As a part of the Statistical Methods of Artificial Intelligence Course Project, under the mentorship of Professor Avinash Sharma, we built a deep learning mechanism to predict the dense optical flow of every pixel given a static image. This approach considers non-semantic form of action prediction that makes it domain independent and makes no assumptions of the underlying scene.
Most of research in this area has looked at different aspects of the problem.
- Prediction focused on predicting the trajectory for the given input image.
- Prediction focused on more semantic forms of prediction: what is going to happen next.
- We aim at a much richer form of prediction in terms of pixels or the features of the next frame.
We used a CNN model with the VGG architecture to predict the dense optical flow. The classical approach to such problems is that of regression. However, here the optical flow prediction problem is modeled as a classification problem. We performed k-means clustering of optical flow vectors and quantized them in 40 major directions. We trained the network by giving it the images, and per pixel optimal flow labels. Thus, given a scene our network can predict which objects will move and in what direction they will move. We trained our model on the HMDB-51 dataset, which consists of human day to day actions. Professor Abhinav Gupta’s work in this domain has been very instrumental during this project.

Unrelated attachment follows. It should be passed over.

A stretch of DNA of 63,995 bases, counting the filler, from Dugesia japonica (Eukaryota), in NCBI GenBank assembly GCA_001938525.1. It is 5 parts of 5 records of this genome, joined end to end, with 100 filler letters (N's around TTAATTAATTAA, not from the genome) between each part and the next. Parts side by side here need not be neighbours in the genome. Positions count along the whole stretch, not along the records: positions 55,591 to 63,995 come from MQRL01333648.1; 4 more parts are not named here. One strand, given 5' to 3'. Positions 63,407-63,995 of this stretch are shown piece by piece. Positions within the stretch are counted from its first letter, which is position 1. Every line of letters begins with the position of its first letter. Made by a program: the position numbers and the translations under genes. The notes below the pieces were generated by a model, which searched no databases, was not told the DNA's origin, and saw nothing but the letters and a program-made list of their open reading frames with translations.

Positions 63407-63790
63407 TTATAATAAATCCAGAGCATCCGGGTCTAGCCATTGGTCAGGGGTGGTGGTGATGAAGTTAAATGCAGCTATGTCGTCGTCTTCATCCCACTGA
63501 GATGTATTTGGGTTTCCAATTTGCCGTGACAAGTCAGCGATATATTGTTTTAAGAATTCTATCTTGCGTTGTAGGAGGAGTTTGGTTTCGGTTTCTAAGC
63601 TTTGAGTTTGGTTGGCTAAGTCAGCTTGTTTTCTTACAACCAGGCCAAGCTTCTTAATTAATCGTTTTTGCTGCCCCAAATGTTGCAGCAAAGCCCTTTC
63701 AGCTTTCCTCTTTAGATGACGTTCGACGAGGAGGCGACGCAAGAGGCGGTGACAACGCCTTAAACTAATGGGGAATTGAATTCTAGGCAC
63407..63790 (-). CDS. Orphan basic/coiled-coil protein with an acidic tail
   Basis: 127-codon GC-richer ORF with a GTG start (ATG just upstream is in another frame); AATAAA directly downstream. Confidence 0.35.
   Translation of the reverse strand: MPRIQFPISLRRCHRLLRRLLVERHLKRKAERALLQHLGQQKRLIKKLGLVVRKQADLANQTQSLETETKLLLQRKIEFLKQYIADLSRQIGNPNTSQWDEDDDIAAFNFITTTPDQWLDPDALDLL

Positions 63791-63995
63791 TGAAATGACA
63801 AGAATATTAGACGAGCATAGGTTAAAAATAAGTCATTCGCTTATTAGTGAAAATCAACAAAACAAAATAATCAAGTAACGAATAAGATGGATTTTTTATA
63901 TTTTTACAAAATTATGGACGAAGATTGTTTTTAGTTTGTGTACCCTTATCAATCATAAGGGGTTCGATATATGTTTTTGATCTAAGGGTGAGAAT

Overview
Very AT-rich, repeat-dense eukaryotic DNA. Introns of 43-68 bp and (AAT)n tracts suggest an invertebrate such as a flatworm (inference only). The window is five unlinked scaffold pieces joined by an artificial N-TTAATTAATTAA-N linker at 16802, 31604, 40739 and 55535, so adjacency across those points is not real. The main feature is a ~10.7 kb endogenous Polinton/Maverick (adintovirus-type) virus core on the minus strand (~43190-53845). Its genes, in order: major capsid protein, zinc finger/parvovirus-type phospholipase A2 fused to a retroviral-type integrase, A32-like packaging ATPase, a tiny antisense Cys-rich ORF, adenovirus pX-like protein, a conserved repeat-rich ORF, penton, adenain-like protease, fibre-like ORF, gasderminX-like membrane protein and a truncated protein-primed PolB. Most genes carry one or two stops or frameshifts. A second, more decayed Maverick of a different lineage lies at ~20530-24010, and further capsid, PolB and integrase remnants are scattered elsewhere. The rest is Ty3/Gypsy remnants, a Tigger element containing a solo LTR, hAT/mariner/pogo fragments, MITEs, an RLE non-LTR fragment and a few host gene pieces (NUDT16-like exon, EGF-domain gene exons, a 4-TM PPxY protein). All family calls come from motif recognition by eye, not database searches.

Regression to Classification
The classical approach to such problems is that of regression. However, here the optical flow prediction problem is modeled as a classification problem.
We performed k-means clustering of optical flow vectors and quantized them in 40 major directions.
We train our Convolution neural network by providing it with the image and per pixel optical flow labels. We used the Gunnar Farneback algorithm for calculating the optical flow.
We used the standard VGG architecture. We used a pretrained model and fine tuned it to solve our classification problem.
We trained and tested our network on HMDB-51 dataset and used a cross validation scheme of 50:50 to test our method. We obtained an accuracy of around 83%.